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When Did You Last Write A Check?

Poll QuestionAbout six years ago, on a trip to northern Michigan, I stopped to fill up my car and realized my wallet was at home instead of in my handbag.

This was, of course, after I’d already pumped the gas – thanks to no pay-at-the-pump option. When I went into the service station to explain my dilemma, the attendant suggested I write a check.

(Me: “A check?! Oh, yeah.”)

Miraculously, I did have my checkbook in my handbag. I neatly filled in the fields like I’d learned so long ago in my high school economics class and was on my way.

That memory sticks out because it was the last time I used a check in public as payment for goods.

I’m not alone.

Online news outlet Quartz recently covered the end of America’s love affair with checks. It’s been a frequent article topic in the last few years.

The article highlighted Federal Reserve data, including a Cash Products Office report that found checks were used in less than 20 billion transactions in October 2012, down from 40 billion in 2000. Check usage peaked at 49.5 billion in 1995.

We all know what happened then. The era of electronic payments dawned, leaving checks in the dust.

While many people have speculated that cash is the next payment method on the chopping block, another Federal Reserve study found that cash is still used most often.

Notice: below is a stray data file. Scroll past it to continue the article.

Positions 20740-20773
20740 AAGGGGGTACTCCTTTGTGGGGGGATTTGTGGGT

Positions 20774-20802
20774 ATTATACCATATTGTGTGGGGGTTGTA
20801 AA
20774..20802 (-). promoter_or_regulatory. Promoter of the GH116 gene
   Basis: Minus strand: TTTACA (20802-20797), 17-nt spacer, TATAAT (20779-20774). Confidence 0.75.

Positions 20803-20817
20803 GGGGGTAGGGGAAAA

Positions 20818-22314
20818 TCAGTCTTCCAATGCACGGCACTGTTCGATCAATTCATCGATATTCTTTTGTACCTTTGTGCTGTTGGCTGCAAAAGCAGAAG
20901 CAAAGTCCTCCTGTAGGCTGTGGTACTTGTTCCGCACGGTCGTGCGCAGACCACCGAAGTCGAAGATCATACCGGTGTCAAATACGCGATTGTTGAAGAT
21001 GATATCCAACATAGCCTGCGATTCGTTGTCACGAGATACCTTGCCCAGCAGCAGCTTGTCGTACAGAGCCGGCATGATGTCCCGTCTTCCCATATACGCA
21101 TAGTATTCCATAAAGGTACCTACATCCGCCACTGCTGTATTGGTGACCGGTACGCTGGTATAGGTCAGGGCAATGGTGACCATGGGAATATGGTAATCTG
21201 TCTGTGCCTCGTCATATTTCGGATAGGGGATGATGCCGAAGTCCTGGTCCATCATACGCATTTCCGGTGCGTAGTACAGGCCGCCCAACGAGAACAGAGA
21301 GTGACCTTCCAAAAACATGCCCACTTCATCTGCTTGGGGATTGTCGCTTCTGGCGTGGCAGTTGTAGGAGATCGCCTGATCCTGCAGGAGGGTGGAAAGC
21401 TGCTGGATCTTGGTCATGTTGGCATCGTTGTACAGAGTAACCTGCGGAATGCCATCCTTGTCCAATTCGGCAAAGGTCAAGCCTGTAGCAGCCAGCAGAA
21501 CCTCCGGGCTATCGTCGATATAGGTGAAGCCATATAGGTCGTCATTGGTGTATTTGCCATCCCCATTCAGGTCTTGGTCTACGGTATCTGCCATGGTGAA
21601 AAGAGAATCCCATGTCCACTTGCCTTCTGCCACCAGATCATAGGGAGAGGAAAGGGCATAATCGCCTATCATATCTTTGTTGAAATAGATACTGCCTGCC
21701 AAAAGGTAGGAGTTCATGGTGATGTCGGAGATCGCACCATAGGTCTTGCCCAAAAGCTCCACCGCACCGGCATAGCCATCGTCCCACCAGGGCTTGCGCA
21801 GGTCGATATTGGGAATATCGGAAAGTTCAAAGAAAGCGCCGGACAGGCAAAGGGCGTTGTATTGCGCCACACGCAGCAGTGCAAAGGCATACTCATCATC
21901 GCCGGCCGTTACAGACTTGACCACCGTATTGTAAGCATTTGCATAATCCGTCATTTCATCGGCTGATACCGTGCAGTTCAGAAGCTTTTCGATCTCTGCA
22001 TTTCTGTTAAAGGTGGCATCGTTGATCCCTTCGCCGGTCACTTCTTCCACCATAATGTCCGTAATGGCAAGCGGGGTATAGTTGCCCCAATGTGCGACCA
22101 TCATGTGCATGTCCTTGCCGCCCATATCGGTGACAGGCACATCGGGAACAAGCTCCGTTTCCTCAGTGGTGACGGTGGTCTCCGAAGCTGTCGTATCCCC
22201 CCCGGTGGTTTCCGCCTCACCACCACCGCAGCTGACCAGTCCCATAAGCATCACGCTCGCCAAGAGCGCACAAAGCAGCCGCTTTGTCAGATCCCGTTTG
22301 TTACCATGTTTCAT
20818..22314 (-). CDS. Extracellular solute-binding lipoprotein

The April 2014 study found the average consumer had 59 transactions in October 2012, and 23 of them involved cash. That’s roughly 40% of consumer transactions that involve cash, followed by debit cards (25%) and credit cards (17%). Checks accounted for just 7% of transactions and were tied with electronic methods like online bill pay through a bank.

I’ve fully embraced electronic payments. My checkbook only leaves my desk drawer for one-off bills, when it’s not worth the time to set up a new payee through electronic bill pay. And I have a postage stamp.

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How often do you write a check?
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